Firstly, I’d like to thank you for your wonderful website. It is obvious that you and your moderators try very hard to maintain a high standard and try not to publish items or comments that are not in line with our Torah hashkafah. I am sure I express the sentiments of others when I say thank you for a job well done.
I am writing with a problem I have. There are several people in my shul who talk during the course of davening on Shabbos. I am a very tolerant person and usually look aside when it comes to other people’s problems, issues or challenges. But in this case, these people make noise week after week. Amazingly, one of them is busy shushing his kids at different points of the davening, but at other points he seems to feel free to talk as loud as he wants. It’s funny how this guy seems to have opinions on everything in the world, and always knows the right way to look at things, but he surely doesn’t know the right way to look at talking in shul.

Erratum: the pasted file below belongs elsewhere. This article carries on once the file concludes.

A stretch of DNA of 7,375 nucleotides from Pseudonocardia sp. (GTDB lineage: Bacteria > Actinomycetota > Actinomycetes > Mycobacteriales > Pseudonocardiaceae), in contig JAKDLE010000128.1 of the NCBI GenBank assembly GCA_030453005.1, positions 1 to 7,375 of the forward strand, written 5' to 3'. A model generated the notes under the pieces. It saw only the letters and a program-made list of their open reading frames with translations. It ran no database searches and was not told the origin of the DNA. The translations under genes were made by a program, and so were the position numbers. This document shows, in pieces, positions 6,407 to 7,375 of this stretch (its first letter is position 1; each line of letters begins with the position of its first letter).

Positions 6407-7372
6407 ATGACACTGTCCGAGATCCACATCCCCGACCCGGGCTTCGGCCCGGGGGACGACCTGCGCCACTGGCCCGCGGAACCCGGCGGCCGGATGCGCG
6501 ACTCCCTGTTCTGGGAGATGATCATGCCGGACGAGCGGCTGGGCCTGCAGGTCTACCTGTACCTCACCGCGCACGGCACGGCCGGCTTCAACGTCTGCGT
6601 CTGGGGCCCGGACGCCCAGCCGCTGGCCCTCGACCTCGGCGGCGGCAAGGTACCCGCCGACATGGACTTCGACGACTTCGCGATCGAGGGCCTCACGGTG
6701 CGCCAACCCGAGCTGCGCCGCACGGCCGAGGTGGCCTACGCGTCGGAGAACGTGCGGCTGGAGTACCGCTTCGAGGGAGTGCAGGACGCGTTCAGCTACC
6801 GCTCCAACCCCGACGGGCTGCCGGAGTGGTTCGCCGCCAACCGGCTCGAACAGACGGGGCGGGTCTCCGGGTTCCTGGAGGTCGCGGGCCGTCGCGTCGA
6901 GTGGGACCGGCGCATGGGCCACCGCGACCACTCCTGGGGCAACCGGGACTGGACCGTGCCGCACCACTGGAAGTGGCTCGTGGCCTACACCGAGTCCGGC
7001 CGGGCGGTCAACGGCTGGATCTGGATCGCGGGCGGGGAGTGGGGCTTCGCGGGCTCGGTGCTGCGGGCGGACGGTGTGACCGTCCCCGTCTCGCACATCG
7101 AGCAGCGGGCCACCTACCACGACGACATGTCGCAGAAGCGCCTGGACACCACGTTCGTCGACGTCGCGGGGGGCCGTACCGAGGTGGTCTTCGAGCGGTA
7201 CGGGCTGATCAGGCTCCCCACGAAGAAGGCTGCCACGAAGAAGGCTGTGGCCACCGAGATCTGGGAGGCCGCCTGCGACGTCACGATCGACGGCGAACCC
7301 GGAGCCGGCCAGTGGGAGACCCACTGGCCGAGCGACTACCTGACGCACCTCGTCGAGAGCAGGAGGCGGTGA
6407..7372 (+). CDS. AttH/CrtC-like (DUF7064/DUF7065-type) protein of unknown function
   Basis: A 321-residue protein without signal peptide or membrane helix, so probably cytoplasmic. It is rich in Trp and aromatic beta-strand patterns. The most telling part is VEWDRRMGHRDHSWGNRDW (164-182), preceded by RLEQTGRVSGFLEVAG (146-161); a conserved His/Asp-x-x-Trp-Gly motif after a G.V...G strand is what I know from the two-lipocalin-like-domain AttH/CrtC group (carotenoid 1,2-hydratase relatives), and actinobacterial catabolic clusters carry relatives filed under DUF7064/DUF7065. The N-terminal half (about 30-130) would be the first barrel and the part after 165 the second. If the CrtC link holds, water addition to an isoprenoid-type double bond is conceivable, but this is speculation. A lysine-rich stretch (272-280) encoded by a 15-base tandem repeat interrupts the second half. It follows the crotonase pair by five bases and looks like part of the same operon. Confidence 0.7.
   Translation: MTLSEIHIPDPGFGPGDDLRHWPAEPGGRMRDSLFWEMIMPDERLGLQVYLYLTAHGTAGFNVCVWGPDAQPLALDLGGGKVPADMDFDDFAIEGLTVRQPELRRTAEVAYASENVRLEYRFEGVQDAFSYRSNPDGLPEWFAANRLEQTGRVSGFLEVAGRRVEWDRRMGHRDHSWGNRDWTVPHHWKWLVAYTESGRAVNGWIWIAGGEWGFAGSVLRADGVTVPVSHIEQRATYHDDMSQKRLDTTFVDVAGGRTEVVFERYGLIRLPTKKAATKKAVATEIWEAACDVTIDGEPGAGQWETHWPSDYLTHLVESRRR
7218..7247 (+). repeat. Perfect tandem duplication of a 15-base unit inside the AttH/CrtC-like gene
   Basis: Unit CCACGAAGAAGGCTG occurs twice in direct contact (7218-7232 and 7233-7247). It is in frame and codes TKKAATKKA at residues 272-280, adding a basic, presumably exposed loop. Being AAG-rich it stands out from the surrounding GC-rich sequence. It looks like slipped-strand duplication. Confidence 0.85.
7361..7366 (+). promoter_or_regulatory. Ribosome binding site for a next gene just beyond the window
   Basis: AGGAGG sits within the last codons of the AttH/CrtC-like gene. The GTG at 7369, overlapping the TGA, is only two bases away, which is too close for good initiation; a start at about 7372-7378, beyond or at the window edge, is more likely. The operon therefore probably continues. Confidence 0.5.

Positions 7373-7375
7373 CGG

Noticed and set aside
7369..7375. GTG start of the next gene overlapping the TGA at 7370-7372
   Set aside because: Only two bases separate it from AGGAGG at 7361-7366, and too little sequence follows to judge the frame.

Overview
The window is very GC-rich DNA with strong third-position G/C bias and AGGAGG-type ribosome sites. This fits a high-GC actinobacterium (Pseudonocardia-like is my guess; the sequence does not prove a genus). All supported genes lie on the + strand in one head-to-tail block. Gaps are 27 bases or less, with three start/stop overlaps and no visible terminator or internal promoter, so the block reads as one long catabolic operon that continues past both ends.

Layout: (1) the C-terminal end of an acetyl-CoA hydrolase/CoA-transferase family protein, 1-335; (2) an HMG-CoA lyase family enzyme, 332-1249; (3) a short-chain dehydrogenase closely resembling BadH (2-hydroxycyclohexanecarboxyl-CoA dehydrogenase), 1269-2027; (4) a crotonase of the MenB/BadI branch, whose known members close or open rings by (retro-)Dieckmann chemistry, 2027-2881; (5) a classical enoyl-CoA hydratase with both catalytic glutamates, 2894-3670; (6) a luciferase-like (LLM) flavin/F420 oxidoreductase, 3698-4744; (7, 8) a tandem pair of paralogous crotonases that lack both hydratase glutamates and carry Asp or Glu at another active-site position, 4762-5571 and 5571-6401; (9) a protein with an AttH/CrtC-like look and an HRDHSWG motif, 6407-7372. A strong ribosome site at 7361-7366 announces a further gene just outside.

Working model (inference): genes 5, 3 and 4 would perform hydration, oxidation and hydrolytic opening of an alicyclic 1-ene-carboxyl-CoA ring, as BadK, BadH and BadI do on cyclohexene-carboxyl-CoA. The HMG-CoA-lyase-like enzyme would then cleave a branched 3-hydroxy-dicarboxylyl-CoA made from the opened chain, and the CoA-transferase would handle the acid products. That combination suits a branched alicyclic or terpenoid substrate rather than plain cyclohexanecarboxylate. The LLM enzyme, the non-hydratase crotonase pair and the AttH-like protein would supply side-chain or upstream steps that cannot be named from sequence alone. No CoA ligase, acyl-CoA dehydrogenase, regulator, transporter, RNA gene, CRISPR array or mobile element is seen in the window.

I am not a kanna’i. I don’t tell people what to do. I hate shushing people. It’s just not who I am,
But I do feel that if someone wants to talk in shul, let them whisper. Why do they have to yell? It’s not fair to people like me. I am not even coming from a frum standpoint. I am coming from a peace-of-mind and headache standpoint. I don’t come to shul to hear you having a conversation with your friend. Want to talk? That’s your problem, but whisper.
Someone in the shul has tried to tell these people to be quiet. I have seen their reactions, and they weren’t pretty, which is what prevents me from approaching them. The rov has tried. I believe he has given up. And because of the realities of the shul, which I cannot get into, he can’t throw them out. Nor can anyone else.
To be clear, these aren’t bad people. In fact, they are pretty decent people. But the talking-in-shul issue is a problem.
Why do I do?
Flustered in the Pews